Perhaps no issue is in more immediate need of humanistic consideration than the emerging technology of artificial intelligence (AI). The almighty algorithm has invaded nearly every facet of our daily lives and is evolving so quickly, we’ve had scant time as a society to consider the ethical implications and creative liberties at stake.
However, Emory is further ahead of the curve than most in taking a humanistic approach to the design and use of these cutting-edge technologies. Through its AI.Humanity initiative, a major effort launched in 2021, Emory faculty, staff and students across every academic area are collaboratively exploring not only how AI can be implemented, but also how it should — and shouldn’t — be used.
In many cases, the humanities provide the language to debate these matters in a productive way. For example, since so much of machine learning incorporates the creative output of artists — from music to literature and even to paintings — it’s worth considering the perspectives of those artists themselves.
“Quotation in music has been around forever,” says Kevin Karnes, associate dean for the arts at Emory and a professor of music. “Even looking to the 1980s and 1990s and the sampling technology used then, you see that, to some extent, we’ve been here before. And when we’re creating with modern tools that anyone can access, we may not even know where the content comes from. It raises profound questions of what is an artistic work and who owns it?”
The fine arts themselves should not be overlooked when discussing social justice, human rights and other political hot topics. So often songs, documentaries, films, novels and paintings are voices of the voiceless, powerful ways of drawing public attention and empathy toward societal wrongs.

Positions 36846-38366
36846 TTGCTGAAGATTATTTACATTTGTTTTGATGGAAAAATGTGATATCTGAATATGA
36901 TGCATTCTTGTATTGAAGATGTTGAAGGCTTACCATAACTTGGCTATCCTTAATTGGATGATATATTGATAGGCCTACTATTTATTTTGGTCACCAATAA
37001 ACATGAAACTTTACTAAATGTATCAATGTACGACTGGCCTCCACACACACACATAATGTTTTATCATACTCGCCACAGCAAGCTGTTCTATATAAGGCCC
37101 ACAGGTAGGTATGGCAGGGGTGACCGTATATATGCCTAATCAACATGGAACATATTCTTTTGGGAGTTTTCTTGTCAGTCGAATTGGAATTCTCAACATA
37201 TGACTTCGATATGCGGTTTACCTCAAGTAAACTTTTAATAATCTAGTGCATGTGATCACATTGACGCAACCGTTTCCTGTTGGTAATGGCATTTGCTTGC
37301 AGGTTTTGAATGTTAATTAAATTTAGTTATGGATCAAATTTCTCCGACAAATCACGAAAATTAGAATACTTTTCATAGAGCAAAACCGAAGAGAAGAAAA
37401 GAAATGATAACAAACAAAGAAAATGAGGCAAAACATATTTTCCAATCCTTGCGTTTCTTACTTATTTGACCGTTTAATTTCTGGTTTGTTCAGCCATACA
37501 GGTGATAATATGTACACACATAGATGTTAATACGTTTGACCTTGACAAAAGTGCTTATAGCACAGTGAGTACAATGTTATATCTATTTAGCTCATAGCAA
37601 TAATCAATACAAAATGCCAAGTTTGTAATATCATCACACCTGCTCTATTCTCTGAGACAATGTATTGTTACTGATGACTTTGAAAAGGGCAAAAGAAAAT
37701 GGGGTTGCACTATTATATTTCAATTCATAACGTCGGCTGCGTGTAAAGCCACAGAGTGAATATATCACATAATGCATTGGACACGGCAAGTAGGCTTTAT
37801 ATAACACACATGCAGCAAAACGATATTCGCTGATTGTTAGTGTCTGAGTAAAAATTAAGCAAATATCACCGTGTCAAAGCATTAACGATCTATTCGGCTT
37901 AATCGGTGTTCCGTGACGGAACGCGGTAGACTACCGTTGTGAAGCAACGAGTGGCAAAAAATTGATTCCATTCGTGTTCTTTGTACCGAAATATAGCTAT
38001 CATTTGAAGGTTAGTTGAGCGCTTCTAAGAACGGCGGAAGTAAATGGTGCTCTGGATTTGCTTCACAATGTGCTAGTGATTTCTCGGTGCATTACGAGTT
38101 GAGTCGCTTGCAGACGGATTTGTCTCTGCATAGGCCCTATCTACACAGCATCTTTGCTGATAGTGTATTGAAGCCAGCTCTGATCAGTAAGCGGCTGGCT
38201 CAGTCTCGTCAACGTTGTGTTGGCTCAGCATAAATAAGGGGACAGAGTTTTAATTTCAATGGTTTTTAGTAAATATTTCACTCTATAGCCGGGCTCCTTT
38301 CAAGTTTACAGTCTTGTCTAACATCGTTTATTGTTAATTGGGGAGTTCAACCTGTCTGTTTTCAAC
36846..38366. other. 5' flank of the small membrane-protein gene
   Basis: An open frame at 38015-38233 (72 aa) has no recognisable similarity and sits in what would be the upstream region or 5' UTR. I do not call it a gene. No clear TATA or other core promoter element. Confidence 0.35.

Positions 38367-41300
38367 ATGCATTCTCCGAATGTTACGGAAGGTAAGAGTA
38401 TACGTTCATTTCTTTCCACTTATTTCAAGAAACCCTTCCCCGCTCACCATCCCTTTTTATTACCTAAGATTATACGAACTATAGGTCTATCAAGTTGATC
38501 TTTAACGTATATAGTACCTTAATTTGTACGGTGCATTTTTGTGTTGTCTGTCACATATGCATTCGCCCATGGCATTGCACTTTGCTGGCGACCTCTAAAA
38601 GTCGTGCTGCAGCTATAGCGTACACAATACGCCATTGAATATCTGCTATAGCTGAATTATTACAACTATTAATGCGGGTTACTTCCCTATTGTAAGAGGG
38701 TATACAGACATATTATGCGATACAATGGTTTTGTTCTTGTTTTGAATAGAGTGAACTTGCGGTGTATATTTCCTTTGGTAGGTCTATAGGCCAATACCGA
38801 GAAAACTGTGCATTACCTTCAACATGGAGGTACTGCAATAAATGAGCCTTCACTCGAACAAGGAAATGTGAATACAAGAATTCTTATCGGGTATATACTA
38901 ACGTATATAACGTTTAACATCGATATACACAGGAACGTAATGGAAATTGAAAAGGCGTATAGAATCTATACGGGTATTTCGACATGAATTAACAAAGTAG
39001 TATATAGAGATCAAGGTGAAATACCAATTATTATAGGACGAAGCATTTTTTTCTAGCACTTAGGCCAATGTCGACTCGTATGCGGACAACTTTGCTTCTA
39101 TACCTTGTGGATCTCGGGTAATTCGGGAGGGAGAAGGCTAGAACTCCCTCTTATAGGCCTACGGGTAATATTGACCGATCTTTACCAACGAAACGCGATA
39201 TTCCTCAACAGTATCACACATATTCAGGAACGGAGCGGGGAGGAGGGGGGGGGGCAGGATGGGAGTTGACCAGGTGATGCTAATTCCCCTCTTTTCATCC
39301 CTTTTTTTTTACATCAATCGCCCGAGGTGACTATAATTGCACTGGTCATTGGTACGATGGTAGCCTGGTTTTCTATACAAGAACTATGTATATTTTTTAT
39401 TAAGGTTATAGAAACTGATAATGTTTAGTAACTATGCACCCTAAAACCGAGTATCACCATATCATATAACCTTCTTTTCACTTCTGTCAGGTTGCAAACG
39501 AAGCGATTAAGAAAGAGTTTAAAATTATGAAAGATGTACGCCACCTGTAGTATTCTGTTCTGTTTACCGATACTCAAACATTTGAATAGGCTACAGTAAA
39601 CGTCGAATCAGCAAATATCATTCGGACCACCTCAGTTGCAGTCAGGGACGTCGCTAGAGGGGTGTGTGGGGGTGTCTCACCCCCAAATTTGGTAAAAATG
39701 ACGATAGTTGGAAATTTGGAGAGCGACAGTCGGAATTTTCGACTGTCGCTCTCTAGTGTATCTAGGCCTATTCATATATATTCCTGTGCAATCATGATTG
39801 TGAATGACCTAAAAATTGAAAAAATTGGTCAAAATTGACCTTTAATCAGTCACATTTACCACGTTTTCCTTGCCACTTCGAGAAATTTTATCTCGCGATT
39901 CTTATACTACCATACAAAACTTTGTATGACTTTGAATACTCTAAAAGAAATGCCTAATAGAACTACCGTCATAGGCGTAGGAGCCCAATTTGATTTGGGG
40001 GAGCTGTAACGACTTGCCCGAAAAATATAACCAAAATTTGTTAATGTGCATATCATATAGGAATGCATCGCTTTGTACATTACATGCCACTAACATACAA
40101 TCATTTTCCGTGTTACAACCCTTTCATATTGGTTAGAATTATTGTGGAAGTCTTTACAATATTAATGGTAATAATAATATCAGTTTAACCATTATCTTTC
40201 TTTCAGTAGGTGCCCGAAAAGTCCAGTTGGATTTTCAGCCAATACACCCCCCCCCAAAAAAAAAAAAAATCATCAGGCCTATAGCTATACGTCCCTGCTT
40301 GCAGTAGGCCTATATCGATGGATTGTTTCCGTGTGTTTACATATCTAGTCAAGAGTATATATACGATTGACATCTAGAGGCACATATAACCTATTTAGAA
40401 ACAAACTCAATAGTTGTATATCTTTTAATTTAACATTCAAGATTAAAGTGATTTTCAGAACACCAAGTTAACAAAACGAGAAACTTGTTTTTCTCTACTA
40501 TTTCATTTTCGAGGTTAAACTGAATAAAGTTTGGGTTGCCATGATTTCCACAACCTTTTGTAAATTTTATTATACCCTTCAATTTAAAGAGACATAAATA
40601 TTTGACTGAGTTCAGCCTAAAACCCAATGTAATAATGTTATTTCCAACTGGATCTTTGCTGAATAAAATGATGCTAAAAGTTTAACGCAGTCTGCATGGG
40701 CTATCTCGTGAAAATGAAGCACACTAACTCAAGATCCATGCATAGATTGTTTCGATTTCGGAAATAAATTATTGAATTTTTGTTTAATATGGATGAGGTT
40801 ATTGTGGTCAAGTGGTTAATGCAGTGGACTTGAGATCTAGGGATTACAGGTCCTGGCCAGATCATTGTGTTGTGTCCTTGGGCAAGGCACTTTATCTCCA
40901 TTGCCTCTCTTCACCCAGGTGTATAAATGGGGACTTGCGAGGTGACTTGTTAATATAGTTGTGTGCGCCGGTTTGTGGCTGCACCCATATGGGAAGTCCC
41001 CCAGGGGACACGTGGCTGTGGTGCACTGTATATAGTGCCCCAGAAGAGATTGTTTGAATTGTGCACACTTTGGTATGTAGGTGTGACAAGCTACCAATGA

That’s why last year, Emory’s Office of the Provost allocated $1.4 million in grant funding to projects focused on the socially engaged arts, which included a feature film about a daughter whose mother was incarcerated and digital marketing tools for Central American coffee farmers telling their stories.
Karnes says that was the first step in a continuing push to bring programming to campus that will do much more than entertain students. “I hope it will enable us to bring in fantastic visual artists and musicians who are wrestling with these questions of the day,” he says. “This isn’t just hiring a pianist to play — it’s collectively enriching the campus as a whole.”
Alumnus and Emory arts pioneer Carlton Mackey 05T agrees. “I believe that art is a powerful force for change and a conduit for transformation,” says Mackey, former director of the Emory Ethics and the Arts program and co-founder of the Arts & Social Justice Fellows program.